The image is extracted from this Airbus A350 video (at 3m40s, when taking off)enter image description here

I circled in purple the strange pattern formed by few black straight lines. I'm quite puzzled as I have no idea of what it is or what purpose it can serve.

EDIT: I would like to sum up the ideas in comments as there is interesting guess and discussions in the comments. It is a strange device which can be:

  • a kind of gauge useful as the windscreen seems to be a completely new one and the aircraft presented is one of the test aircraft
  • part of some windscreen heating device
  • 12
    $\begingroup$ looks like electric windscreen heat to me, but I'll defer to someone with specific systems knowledge of this airplane. $\endgroup$
    – casey
    Aug 25, 2015 at 13:46
  • 2
    $\begingroup$ @ManuH It doesn't need to cover more area. I don't know the a350 but it is almost identical to other screen heaters I've seen. Those things get really hot, they will burn you hand, and the windscreen only needs to be a little above freezing. $\endgroup$
    – Simon
    Aug 25, 2015 at 17:58
  • 3
    $\begingroup$ @Simon Ah, so you don't need to be an SR-71 pilot to be able to warm your lunch on the windshield! (As long as you choose the right part of it.) $\endgroup$ Aug 25, 2015 at 19:15
  • 12
    $\begingroup$ Darn, I was really hoping it was the cockpit glass detonation cord for the A350 ejection seat. :-) $\endgroup$
    – RoboKaren
    Aug 26, 2015 at 3:07
  • 2
    $\begingroup$ @casey I agree with you. They are not heating elements as some others have suggested, but rather an electrical bus which provides electricity to a conductive windshield which heats the entire thing. I'm not familiar with the specific aircraft, but there are three sets, which probably are for something like high, low, and emergency settings for the windshield heat. $\endgroup$
    – Lnafziger
    Aug 27, 2015 at 3:17

1 Answer 1


Short answer

These are the three redundant temperature sensors for the windscreen anti icing and defogging system. The design is similar to what is found on the A330 and A340, and most large aircraft. The sensors are used to control the electric current in the heating film(s) sandwiched in the windscreen ply. Usually three temperatures are monitored:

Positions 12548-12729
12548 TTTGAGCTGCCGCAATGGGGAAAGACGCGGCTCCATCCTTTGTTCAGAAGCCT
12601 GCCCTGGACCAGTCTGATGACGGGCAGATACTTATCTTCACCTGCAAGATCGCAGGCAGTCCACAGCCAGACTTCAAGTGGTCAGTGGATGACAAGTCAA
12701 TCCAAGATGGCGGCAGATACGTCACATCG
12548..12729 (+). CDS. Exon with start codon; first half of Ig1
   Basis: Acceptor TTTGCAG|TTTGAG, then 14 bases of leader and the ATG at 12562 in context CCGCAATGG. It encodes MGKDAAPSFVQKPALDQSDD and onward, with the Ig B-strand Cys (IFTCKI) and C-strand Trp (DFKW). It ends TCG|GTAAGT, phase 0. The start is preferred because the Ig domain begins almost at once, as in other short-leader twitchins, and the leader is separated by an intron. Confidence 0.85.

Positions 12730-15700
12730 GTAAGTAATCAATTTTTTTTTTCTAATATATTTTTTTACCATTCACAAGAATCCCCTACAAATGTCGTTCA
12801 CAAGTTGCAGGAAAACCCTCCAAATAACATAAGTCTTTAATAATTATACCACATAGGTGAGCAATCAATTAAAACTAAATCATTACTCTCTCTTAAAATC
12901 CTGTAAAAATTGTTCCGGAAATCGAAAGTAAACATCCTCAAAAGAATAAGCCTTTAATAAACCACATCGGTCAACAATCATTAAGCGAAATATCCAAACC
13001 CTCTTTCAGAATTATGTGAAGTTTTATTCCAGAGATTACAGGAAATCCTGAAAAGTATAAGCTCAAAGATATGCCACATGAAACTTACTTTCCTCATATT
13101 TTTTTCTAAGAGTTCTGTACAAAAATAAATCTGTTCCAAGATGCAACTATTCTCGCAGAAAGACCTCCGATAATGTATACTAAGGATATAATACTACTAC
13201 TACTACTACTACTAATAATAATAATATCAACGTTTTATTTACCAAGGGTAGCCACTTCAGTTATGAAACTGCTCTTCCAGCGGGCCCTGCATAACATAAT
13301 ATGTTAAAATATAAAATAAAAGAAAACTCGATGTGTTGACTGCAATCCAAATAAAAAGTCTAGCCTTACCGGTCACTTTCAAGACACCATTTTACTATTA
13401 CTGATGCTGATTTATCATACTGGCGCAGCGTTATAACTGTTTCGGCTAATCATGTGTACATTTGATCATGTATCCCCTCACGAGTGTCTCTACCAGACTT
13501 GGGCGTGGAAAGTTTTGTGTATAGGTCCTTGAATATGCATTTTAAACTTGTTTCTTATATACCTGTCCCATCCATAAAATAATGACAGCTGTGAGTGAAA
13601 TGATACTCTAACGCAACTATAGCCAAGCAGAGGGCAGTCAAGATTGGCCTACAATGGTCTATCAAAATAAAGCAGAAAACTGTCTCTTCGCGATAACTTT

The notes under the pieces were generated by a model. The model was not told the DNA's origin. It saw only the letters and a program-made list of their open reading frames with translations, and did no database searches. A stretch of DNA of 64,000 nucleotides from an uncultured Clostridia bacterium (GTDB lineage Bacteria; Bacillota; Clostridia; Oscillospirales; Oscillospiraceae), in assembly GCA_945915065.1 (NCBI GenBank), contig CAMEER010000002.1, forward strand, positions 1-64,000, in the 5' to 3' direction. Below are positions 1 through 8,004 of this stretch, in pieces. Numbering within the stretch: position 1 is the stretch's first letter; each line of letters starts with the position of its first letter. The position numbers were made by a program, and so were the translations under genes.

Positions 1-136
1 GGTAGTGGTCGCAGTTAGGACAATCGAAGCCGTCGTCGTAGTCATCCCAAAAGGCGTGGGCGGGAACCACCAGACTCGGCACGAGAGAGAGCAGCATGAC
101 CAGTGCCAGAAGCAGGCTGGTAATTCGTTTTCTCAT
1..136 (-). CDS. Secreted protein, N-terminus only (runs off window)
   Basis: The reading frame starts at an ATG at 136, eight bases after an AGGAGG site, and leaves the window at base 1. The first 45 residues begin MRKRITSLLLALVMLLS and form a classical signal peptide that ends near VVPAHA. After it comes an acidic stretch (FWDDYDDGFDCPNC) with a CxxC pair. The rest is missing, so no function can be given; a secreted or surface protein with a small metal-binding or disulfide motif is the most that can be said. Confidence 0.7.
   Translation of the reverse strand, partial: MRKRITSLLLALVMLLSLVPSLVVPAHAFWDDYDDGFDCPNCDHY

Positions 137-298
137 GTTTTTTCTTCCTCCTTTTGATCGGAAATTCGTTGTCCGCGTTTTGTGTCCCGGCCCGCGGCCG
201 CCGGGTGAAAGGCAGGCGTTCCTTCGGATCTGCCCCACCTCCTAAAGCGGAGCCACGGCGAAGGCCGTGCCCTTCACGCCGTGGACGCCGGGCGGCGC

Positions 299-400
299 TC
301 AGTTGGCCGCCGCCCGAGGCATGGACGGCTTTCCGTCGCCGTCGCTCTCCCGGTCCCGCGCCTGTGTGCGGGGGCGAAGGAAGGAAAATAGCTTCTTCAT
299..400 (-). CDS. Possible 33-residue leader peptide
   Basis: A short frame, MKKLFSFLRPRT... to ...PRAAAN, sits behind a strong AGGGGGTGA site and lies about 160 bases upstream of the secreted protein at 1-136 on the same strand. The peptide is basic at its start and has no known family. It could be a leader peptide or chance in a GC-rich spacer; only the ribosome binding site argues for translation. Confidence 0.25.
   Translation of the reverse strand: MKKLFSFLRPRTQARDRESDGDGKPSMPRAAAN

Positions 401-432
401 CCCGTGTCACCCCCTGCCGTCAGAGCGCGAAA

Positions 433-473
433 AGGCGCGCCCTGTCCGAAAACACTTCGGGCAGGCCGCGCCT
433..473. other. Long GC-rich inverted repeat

• Outer windscreen layer must be above freezing point, e.g. 1.8°C.
  • Film mustn't overheat, depends on film used.
  • Inner layer must be below some threshold, e.g. 50°C.

This video shows how windscreen heating works on an ATR42. Extract related to the sensors:

ATR42 windscreen temperature sensors and film bus bars
ATR42 windscreen temperature sensors and film bus bars

The heating film(s) is/are used both to prevent icing and failure of the outer panel (air temperature can be as low as -60°C) and fogging on the inner panel. This can be obtain using a single film, but sometimes there are two distinct films:

Structure of the windscreen on a Boeing 787
Structure of the windscreen on a Boeing 787. Source

On the A350

From A-350 Technical Training Manual:

enter image description here

Windows Anti Icing/Defogging Function, Description and Interfaces

The windows anti icing/defogging system is divided into two sub-systems (F/O and CAPT). Each sub-system is comprised of one windshield, one FWD lateral window, one AFT lateral window and a Window Heat Computer (WHC). [...]

The anti icing and defogging function of the cockpit windshields is ensured by the heating of one resistive/heating film. Each windshield's resistive heating film is powered by 230 VAC, provided by the WHC.

There are three temperature sensors near the heating film that continually send information to the WHC for the heating regulation and the overheat protection functions. [...]

The WHC regulates the temperature of the cockpit windows (35 degrees C to 42 degrees C) based on the temperature value it receives from one of the three temperature sensors. The other two temperature sensors are in standby mode. [...]

If the temperature of the cockpit windows reaches a specific temperature level (+60 degrees C), the WHC will stop supplying the specific window. [...] For each window, the WHC uses temperature values from the three temperature sensors to detect an overheat.

The WHCs interface and exchange data via CRDCs with the AFDX network.The two WHCs are located in the cockpit: WHC1 is located next to the fourth occupant console behind the Captain. WHC2 is located next to the coat stowage behind the First Officer.

For this test aircraft:

  • Sensors are larger than usual.
  • They may be stuck on the glass instead of being built-in.

This setting might be specific for flight test purposes. Someone may bring additional elements.

Another example, on a Pilatus PC12-NG:

Pilatus PC12-NG temperature sensors and bus bars on the windscreen
Pilatus PC12-NG temperature sensors and bus bars on the windscreen

  • $\begingroup$ The inner layer must also be above ambient temperature inside cockpit to prevent the fogging (or at least above dew point, but that's not known). $\endgroup$
    – Jan Hudec
    Apr 21, 2021 at 17:16
  • $\begingroup$ @JanHudec: True, but with a cabin RH of 20% at 20°C, the dew point is below 0°C. So that would be a problem only prior to closing the doors. $\endgroup$
    – mins
    Apr 21, 2021 at 17:26

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